Ashdown 'to fight on as Lib Dem leader'
Monday 24 July 1995
A spokesman for Mr Ashdown rejected as "absolute nonsense" a report that he was planning to stand down from the party's leadership if Labour won a convincing victory at the general election.
One of his lieutenants, Menzies Campbell, described the report in the Sunday Telegraph as the first sign of the summer "silly season" which followed the recess of Parliament. "Paddy Ashdown will lead the Liberal Democrats for as long as he wants," he said on BBC1's Breakfast with Frost programme.
Rumblings of discontent among MPs about his leadership were reported in the Independent earlier this month. There is no threat of a challenge, but Mr Ashdown, 54, is the oldest of the leaders and is said by his colleagues to be "desperate" to lift his party's standing in the opinion polls.
This Thursday's poll in Littleborough and Saddleworth is crucial to his leadership strategy, but his party's chances of holding on to their lead were not helped by the Tory campaign manager, Nigel Evans.
Mr Evans, a Tory MP, confirmed an opinion poll in the Independent on Saturday showing that Labour had cut the Liberal Democrats' lead.
"The Labour Party certainly is doing better than anyone anticipated," said Mr Evans.
"We have seen on the streets a lot of former Liberal Democrats switching to the Labour Party."
Mr Evans' remarks added fuel to Labour's late charge for the seat amid recriminations between Labour and the Liberal Democrats over "dirty" campaigns.
Mr Campbell accused Peter Mandelson, the MP running Labour's day-to-day by-election campaign, of "deliberate misrepresentation" over the support by Chris Davies, the Liberal Democrat candidate, for liberalising the laws against the use of cannabis.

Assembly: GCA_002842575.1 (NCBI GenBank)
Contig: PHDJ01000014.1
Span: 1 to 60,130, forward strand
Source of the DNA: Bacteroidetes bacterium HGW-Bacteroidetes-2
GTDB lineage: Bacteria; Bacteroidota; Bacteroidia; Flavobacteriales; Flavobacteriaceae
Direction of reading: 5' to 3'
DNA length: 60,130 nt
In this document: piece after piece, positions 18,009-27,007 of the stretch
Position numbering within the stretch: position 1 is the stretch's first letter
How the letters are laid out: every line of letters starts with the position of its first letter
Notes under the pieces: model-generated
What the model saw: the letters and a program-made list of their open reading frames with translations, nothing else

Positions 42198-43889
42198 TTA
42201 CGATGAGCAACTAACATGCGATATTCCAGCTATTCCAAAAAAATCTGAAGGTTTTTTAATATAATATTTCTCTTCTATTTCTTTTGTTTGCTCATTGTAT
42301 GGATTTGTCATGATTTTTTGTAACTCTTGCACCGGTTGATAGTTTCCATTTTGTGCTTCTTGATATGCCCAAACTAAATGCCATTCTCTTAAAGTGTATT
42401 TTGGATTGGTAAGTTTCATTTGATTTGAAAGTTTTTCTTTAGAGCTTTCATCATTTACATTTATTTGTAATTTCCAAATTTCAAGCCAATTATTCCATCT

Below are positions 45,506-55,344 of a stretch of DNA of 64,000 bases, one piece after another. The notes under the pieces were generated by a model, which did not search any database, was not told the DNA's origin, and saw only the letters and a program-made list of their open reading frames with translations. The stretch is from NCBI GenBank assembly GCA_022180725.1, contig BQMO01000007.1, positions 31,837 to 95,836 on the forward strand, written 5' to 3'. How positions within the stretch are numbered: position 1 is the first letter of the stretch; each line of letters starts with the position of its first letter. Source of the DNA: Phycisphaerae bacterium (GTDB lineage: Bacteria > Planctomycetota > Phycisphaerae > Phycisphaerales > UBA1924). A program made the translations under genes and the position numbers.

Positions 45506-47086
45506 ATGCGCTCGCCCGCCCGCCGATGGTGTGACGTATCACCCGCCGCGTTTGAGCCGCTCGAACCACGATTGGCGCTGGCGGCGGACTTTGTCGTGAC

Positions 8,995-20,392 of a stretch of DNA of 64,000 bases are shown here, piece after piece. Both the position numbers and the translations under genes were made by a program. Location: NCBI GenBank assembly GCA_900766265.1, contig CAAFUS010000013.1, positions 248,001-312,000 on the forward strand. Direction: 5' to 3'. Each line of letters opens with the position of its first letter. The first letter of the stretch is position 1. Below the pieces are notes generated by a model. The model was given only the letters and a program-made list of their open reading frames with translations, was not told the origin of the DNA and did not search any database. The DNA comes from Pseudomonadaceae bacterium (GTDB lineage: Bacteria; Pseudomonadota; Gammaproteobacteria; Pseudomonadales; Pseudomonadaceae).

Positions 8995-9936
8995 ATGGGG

Mr Mandelson was unabashed. He said: "We have been the underdogs in the campaign and we have fought very hard indeed. The challenge to the Liberal Democrats has considerably rattled them."
Mr Campbell condemned Labour's campaign as "tabloid politics - no different in principle from the kind of thing Neil Kinnock suffered at the hands of the tabloid press."
And he added: "A number of Labour voters have complained ... It is a long way from the kind of new politics we were promised when Mr Blair became leader of the Labour Party."
The Liberal Democrats have counter-attacked, accusing Labour's candidate, Phil Woolas, of nursing left-wing tendencies for once advising students to use firebombs and for lying about living in the constituency.
Mr Evans, from the safety of the Tory camp, said Labour had plunged their campaign into the gutter and that the Liberal Democrats had followed them into it.
"It is the dirtiest campaign I have seen these two parties wage," he said.
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